Lash-Ed Issue 4 October 2019 - Page 18

Lashes, Colours & Styling

Today we talk about making eyelashes as art. There are no limits to art. There is no right or wrong. It is a matter of taste about what you want to design and consider is beautiful. I 'll introduce you to my art with my step-by-step guide.

Lash mapping: First, divide regions.

Where the lines are drawn, place the

colored lashes first. Just pick up 3

lashes at the same without fanning

them. Then create fans in another

colour and place inbetween them.

When the lash work was finished, I added a self-adhesive LED light strip on the eyelid. I hid the cable with the lash flowers in one image and with jewelery for the other. They can all be ordered on Amazon. I hope you enjoyed my work.

If you have any questions, please contact me on


By Dominique Graupner

Founder of Lashes by Dominique & London Lash Pro - Trainer

I have noticed that techs are lacking the knowledge in styling, mapping, designing tailor made sets. I have been in eyelash industry for 5 years and my “geekyness” still has never left me. Let me share some tips on how I achieve great styling results for each person. There are 3 basic styles that most of us use:

Dolly Style - opens up the eyes. Make them look bigger. Great to use to create fake, more noticeable looks. Also looks great on some Asian eyes as it covers heavy lids and uplifts the appearance of eye shape. It also helps Droopy eyes but remember to look at the natural eyelash lengths too.

Cat / Foxy Style - stretches the eye. Makes the eyes look smaller. Gives the winged eyeliner glam look everyone desires. This style has to be learnt so I'll share tips on how to achieve that perfect “wing” look.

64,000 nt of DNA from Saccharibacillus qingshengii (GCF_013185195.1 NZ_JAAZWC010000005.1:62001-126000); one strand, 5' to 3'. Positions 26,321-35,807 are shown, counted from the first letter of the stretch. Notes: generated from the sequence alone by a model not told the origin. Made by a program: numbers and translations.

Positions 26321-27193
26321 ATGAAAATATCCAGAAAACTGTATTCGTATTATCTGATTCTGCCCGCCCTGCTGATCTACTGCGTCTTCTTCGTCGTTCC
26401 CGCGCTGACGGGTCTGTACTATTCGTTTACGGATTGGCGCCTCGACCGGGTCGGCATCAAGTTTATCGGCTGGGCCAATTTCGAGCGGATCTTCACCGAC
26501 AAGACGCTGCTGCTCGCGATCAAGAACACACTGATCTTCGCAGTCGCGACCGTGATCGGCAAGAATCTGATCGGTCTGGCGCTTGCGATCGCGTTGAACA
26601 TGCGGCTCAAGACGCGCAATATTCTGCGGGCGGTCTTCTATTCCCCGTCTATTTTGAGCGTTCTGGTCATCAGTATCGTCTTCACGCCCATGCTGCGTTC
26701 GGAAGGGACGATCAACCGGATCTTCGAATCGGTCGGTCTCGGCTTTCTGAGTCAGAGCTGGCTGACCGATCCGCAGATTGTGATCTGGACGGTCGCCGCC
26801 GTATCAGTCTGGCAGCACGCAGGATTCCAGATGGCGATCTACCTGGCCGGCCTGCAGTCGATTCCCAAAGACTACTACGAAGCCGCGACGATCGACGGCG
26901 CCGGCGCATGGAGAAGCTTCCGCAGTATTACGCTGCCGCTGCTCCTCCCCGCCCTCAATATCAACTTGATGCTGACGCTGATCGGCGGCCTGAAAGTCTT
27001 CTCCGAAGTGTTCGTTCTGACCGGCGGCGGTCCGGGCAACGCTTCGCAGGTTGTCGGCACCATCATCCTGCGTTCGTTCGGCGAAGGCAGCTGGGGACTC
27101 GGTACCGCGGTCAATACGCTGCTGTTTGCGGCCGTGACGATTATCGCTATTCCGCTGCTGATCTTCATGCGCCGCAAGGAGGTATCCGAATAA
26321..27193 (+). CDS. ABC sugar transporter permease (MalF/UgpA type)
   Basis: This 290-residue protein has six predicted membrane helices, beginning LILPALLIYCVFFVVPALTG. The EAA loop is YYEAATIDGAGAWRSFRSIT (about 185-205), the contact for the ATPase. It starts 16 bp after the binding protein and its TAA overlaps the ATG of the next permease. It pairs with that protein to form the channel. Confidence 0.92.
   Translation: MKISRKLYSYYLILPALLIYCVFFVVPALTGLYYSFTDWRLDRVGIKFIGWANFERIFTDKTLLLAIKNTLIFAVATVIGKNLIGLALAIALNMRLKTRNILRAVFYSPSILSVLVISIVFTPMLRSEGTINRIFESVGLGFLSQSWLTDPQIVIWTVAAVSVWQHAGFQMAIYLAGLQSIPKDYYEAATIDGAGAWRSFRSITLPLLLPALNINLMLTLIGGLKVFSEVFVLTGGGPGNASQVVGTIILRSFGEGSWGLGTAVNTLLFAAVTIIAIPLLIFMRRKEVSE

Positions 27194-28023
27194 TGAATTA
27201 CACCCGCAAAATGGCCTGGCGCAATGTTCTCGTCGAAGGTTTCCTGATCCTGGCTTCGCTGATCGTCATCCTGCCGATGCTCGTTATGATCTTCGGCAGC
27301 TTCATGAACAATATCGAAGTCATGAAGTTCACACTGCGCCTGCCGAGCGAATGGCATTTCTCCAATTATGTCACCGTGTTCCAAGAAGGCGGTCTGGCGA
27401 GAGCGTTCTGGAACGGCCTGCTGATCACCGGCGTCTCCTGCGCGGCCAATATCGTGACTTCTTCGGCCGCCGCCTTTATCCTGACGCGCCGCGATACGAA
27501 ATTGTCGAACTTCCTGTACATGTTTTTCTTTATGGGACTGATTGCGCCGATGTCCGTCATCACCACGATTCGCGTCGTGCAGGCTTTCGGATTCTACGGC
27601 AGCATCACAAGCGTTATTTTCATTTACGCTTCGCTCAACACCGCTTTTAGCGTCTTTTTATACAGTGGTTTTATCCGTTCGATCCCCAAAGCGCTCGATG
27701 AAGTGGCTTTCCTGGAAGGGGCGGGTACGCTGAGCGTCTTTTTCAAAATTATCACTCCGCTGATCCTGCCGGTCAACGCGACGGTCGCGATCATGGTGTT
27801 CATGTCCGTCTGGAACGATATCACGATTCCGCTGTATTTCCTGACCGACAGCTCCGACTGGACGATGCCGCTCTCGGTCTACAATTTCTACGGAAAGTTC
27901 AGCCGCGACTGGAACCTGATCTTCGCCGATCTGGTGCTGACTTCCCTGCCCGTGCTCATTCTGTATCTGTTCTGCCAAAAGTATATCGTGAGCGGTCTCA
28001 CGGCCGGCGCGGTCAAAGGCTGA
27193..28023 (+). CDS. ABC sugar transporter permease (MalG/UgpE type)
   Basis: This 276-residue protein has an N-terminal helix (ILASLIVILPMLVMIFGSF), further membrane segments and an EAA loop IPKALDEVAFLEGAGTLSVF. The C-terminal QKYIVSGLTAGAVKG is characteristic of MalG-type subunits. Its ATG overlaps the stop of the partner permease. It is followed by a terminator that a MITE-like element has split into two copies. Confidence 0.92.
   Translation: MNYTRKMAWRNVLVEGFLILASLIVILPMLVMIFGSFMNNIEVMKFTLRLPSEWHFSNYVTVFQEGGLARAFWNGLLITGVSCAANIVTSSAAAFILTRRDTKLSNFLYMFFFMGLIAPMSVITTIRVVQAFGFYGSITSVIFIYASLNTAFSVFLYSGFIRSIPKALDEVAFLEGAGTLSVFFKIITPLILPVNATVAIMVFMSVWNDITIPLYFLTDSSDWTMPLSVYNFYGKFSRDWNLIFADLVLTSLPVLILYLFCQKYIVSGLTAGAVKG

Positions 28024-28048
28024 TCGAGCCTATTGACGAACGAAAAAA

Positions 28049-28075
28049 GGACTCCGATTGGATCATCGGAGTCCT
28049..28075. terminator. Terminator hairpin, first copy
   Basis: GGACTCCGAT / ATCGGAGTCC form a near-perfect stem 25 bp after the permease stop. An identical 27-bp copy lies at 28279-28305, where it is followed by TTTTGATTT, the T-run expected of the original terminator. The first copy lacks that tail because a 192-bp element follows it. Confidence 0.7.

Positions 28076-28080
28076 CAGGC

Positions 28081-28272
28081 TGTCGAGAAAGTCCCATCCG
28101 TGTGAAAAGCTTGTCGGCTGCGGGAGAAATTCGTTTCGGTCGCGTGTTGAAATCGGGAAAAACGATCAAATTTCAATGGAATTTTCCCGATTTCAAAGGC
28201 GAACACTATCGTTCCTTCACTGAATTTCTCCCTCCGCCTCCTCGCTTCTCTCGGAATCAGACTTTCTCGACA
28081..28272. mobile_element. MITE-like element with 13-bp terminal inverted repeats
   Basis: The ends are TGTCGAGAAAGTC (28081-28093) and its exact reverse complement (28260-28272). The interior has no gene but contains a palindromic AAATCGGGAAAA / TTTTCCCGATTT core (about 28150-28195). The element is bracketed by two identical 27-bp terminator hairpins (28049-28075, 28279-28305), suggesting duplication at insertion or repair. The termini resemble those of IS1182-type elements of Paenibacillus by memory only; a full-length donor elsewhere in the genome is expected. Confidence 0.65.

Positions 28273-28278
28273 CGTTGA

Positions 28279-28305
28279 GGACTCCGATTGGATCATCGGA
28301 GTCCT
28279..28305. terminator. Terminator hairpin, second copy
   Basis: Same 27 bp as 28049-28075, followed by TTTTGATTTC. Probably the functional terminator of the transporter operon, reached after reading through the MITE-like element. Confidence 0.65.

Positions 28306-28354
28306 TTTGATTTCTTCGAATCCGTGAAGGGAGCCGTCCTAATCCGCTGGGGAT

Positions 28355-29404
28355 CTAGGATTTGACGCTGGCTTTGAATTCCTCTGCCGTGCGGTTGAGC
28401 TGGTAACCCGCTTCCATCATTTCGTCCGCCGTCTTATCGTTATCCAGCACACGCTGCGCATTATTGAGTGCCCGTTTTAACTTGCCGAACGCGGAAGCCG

Squirrel / Kitten Style - combines the other 2 styles. Opens up and stretches the eye. I tell my students, “If you are unsure about how to style your client, you can’t go wrong with the squirrel style”. You still have to take care to find exactly where the most uplift has to be (max length) before you start lashing. Also pay attention to their brow. It looks beautiful when the most length falls right into the eyebrow arch.

How to style the perfect Cat Eye.

Firstly, you have to observe the natural eye shape. People usually like the “wing” look but not all of them can wear it well. Daily routines of makeup and eyeliner has become a habit so they are used to that look, even if it's not the best one for her. The Cat Style looks best on upturned eyes.

To create this beautiful wing effect set, find the end of the iris. This indicates where the longest lashes will start. Mark a dot on the lid or top of the brow. When client closes her eyes, you will still see it and be able to guide yourself.

The longest length doesn’t finish at the outer corner. Cut down 2-3 lengths. These areas can be very small and will blend in better with the maximum length.

For classic or Volume lashes, if you're lashing with 6 - 12 mm lengths, 12mm will be the longest but you finish with a 9mm on the outer corner.

To get to 12mm, we have to fit in another 6 lengths. Find the first lash - 6mm should be short enough so the baby lashes are not 'abused'. The 11mm area has to be quite close to the 12mm. The distance can be short, or not too wide.

You now have now the 6 and 11mm. We have

to fit 4 more lengths.

6 - 7mm lashes can be

short distances (sections),

8 - 10mm wider.

I train my students to keep

the short lashes for

longer distances (sections) on the mapping to achieve the “wing” GLAM effect.

If you know how

to mix the curls,

even better. Look

at the natural

lash growth –

upturned, curly,

downturned or

straight - choose

the appropriate


Cat eye styling


close set eyes

and will make the

eyes look wider


If you struggle with styling, it’s worth looking into decent training and invest in your knowledge. There's advanced styles too that can be combined in different ways, but again, we have to pay attention to natural features of each client as this will make you a great designer.

Enjoy creating your masterpieces.

Inese Stepanova

Training available in Bristol and Devon, U.K.

You're a Designer!